06 May Stoners Can’t Stop Reinforcing Negative Stereotypes

Cardiff, 3rd May 2014

Cardiff, 3rd May 2014

Buenos Aires, 4th May 2014

Buenos Aires, 3rd May 2014

It’s been another embarrassing weekend for the cannabis campaign with a couple of hundred stoners tramping through Cardiff to exile in the wastelands of Hamadryad Park, about as far away from the general public as you can get in the capital of Wales.

This laughable occasion purports to be part of the worldwide Global Cannabis March. It may take place on the same weekend as other marches but it is nothing but bad news for the cause of cannabis in Britain. If this turnout is the best the organisers can manage, then why do they bother? To any impartial observer it would suggest that there is no demand for cannabis law reform in Britain. It’s just the same few scruffy stoners in another muddy field with amateur graphics, tumbledown tents and tumbleweed the most stimulating foilage on display.

Marches, demos, ‘smoke outs’, ‘smoke ups’ and ‘smoke ins’ don’t work. They reinforce all the negative stereotypes that put the public right off. We should be grateful that there weren’t any of the unseemly scuffles with police as in Hyde Park a fortnight ago. Cardiff police do seem to have taken a more intelligent approach, avoiding confrontation and herding the marchers off into a wilderness where they can’t bother anyone and become just completely irrelevant.

All that such events do is polarise opinion. They don’t persuade, which is what we should be doing, they are designed to confront, to demand change by gratuitous and blatant law breaking for its own sake.

In Britain, they don’t even manage that anymore. In Buenos Aires, 150,000 people came out this weekend. Even I might be persuaded if there was any prospect of that sort of public support in the UK. Even in obscure cities in Argentina, which most haven’t heard of, there were 15,000 showing up in Cordoba, 11,000 in Rosario and 7,000 in Mendoza (Source).

In Britain it’s only the stoners who take to the streets and let’s be honest, there are very few of them. Out of the 5% of the population that uses cannabis regularly, that’s three million people, there are perhaps 50,000 maximum that even care what ‘420’ means, still wear tie dye t-shirts and think that ‘free the weed’ is an effective slogan. Stoners think they’re the centre of some ‘cannabis culture’ but they’re not. They’re an esoteric and dwindling group of angry protestors, ironically in contrast to the original hippy aim of ‘peace and love’.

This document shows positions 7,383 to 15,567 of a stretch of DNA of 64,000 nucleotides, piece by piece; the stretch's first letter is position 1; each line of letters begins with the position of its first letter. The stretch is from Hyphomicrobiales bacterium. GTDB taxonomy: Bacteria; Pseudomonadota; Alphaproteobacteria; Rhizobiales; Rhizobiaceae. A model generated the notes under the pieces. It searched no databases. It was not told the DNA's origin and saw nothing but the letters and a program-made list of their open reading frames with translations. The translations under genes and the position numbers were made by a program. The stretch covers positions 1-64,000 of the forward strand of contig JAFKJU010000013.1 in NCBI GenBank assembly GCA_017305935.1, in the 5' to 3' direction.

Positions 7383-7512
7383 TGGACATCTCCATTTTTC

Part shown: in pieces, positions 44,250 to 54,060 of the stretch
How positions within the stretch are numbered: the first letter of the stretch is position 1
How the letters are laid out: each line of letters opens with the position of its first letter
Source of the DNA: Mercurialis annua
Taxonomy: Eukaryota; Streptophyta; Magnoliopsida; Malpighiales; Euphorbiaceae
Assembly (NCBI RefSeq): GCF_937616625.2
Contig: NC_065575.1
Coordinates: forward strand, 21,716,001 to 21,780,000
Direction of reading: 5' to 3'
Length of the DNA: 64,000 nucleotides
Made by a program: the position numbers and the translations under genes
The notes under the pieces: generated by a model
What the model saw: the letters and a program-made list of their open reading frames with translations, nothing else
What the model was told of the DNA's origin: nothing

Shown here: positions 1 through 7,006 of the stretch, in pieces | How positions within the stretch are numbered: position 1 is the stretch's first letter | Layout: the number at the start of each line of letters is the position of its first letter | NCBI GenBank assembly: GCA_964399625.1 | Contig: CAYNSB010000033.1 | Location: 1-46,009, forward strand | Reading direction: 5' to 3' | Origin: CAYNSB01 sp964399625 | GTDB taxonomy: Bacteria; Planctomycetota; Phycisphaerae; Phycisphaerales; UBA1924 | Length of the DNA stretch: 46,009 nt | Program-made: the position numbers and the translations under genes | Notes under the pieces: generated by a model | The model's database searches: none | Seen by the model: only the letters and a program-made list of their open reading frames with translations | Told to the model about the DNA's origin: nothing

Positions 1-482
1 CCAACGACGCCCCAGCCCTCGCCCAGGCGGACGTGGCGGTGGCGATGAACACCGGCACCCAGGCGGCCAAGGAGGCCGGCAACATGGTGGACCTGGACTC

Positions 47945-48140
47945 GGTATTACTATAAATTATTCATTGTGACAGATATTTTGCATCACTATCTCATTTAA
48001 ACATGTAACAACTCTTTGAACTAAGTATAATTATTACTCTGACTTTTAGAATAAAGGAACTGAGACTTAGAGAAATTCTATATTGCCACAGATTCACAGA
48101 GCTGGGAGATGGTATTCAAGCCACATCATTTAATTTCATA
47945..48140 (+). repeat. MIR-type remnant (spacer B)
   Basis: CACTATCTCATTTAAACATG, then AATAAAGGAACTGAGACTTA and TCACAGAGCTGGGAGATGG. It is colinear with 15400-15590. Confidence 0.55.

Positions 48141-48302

We are a first world country after all and it takes rather more sophisticated and intelligent tactics to drive reform. Unlike South America, the average man or woman doesn’t take to the street to express his or her opinion. To create change in 21st century Britain requires focused, consistent and patient work through legitimate channels. Just as CLEAR is doing, the way forward is along the corridors of power not down the park with an illegal PA system and some soggy joints.

The idea that such events have had anything to with reform in the US is a myth. Medical marijuana in 21 states and full legalisation in Colorado and Washington have been achieved despite, not because of such behaviour. The pointless, worthless and futile ambition to use cannabis in public remains banned even in these two most progressive locations.

Those who have the time and energy and want to make a real contribution to the UK campaign should join CLEAR – go to this link: http://clearmembers-uk.org/. Then, get in touch with your MP. You need to meet your MP, ask for a meeting with a minister and keep at it. If you’re a medicinal user you need to get your doctor onside or find a new doctor who will support you.

These are not easy steps. They take time, patience and determination. Unlike marches they can’t be combined with getting stoned with your mates but they do work. It is this sort of campaigning that will, soon, bring the change in Britain that is long overdue.